Many scientists believe that a colossal earthquake is due very soon in the Himalayas. They expect at least one of 8.1 to 8.3 M—though seven such quakes are overdue. A giant earthquake of this magnitude could snuff out 10 million lives in the Indo-Gangetic Plain.
Given the possibility of giant earthquakes striking India, the country must have teams of experts to advise policymakers and the public on geology, mitigation engineering, and disaster management in order to reduce loss of life and property.
With this background, I had conceived the Gondwanaland Expedition. Driving from the Indian Himalayas where India met Asia to Cape Agulhus, the southernmost tip of Africa, across 17 countries of West Asia and Africa, the expedition would traverse through several areas of importance in the evolution of the earth.
It would give the expedition scientists an opportunity to conduct exploratory research, review and synthesise existing knowledge while getting acquainted with and observing the geological and natural features. The expedition would drive across the East-West treading belts of suture zones, sites of the closed Tethys Sea at several places in quake-prone Northern and Southern Iran and Turkey.
Navigating geology of Quake-prone terrains
Along the way, the scientists would exchange knowledge on past earthquakes and ongoing seismicity with scientists of 30 universities and research institutions, thereby, furthering their understanding of the earthquake geology. As the expedition would be driving along the Great Rift Valley from Syria to Mozambique, the geochemical evolution of the volcanic rocks of the rift system could be taken up for study in order to gain a better understanding of its evolutionary history.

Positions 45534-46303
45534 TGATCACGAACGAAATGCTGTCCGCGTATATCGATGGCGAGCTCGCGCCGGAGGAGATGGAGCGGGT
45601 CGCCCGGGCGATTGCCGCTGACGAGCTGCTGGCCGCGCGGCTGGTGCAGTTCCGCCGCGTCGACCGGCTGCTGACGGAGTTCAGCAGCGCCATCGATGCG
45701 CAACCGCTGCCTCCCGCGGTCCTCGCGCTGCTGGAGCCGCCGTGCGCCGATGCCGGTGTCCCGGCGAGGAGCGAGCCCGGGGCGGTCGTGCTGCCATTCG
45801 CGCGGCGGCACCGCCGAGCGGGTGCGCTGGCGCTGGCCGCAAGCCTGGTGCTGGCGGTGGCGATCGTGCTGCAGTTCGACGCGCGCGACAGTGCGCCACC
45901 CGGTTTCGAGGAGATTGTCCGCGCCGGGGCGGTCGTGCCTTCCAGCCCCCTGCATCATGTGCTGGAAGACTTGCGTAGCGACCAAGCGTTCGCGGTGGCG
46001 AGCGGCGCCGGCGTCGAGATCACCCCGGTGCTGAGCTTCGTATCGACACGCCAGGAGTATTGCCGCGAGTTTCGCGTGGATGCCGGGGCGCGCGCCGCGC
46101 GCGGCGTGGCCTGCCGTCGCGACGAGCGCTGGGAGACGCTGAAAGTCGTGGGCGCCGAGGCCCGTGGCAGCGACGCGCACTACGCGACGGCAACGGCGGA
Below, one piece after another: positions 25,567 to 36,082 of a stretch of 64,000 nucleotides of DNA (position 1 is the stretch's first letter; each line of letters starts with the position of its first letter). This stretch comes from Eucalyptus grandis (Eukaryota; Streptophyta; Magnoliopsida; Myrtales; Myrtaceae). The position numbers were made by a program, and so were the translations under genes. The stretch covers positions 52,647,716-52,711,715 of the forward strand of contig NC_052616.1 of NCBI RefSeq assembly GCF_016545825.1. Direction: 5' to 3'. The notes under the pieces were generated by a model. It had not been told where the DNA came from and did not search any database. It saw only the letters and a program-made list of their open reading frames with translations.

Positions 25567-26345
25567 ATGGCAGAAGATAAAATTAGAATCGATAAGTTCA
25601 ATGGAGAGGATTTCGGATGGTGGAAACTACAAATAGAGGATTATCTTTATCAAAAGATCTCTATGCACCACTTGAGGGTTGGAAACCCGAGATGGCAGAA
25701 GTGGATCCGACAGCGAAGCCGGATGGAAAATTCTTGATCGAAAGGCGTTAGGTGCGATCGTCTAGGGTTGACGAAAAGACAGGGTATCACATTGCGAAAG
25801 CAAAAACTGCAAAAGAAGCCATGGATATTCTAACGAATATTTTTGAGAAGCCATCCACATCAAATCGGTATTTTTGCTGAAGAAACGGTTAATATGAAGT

Traversing Iran from South to the North, the expedition Scorpios zipped on the highway through the Zagros Mountains, folded and faulted beyond repair. We drove along a sequence of green, brown, and grey rocks oozing glaciers of white salt. This region is actively undergoing crustal shortening as global tectonics moves Arabia toward Asia.
Consequently, the layers of sedimentary rock are folding much like a carpet will fold if pushed. The salt deposits, created by the evaporation of an ancient inland sea, were buried by these layers of sedimentary rocks. Salt, being less dense than most other rocks, migrates upwards through the earth's crust in vertical columns before being released like a glacier.
Iran's Seismic Gullibility
Iran comprises five microcontinents, fragments of land that joined together during different time periods. The Iranian Plate is still pushing into the Asian Plate, raising the height of the Zagros Mountains. That makes Iran seismically hyperactive and terribly prone to earthquakes.
In 2003, an earthquake in Bam, in South-eastern Iran, killed 15,000 people and flattened 70% of the houses. In 1993, another killer quake took 35,000 lives in the same city. On an average, Iran gets rocked 50 times a week with earthquakes of up to 5.0 M, and once a year by a quake higher than 6 M. While we were in Shiraz on March 31, 2006, an earthquake of 5.8 M hit Khorramabad in Lorestan Province, killing 70 people, injuring 1264 and destroying eight villages. It was followed by forty aftershocks over the next two days.
From Tehran we headed for earthquake-prone Tabriz, 599 km away, in Iranian Azerbaijan, driving through a tectonic valley. As we moved towards the Turkish border, we entered Maku, hemmed tight between two striking granite mountain ranges covered with a tangle of massive boulders delicately balanced, awaiting the next earthquake, ready to tumble down and crush the township.
In Turkey, we drove through Eastern and South-eastern Anatolia, just North of the Iraq border, a restive region of Turkey, affected by the violent separatist movement for an independent Kurdistan. This is the region, one of the most beautiful on our planet, that has been flattened by the recent earthquake.
Tracing Turkey's faultlines
Leaving Dogubeyazit, settled since the Urartu period over 2,700 years ago, our stout-hearted Scorpios climbed higher and higher along the towering walls of ice, on roads wet with melting snow.
From the top of a high pass at 6,501ft past the village of Somkaya, we looked down into a wonderland of snow, a grand sweep of a stark white valley, its floor layered with black rocks, scree and crags. Spires and pitted cliffs rose from the white carpet of deep snow.